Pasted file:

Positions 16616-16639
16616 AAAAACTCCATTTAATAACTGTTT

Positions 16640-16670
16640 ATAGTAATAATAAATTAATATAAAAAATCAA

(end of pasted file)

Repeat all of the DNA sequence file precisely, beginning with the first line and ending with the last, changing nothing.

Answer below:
Positions 16616-16639
16616 AAAAACTCCATTTAATAACTGTTT

Positions 16640-16670
16640 ATAGTAATAATAAATTAATATAAAAAATCAA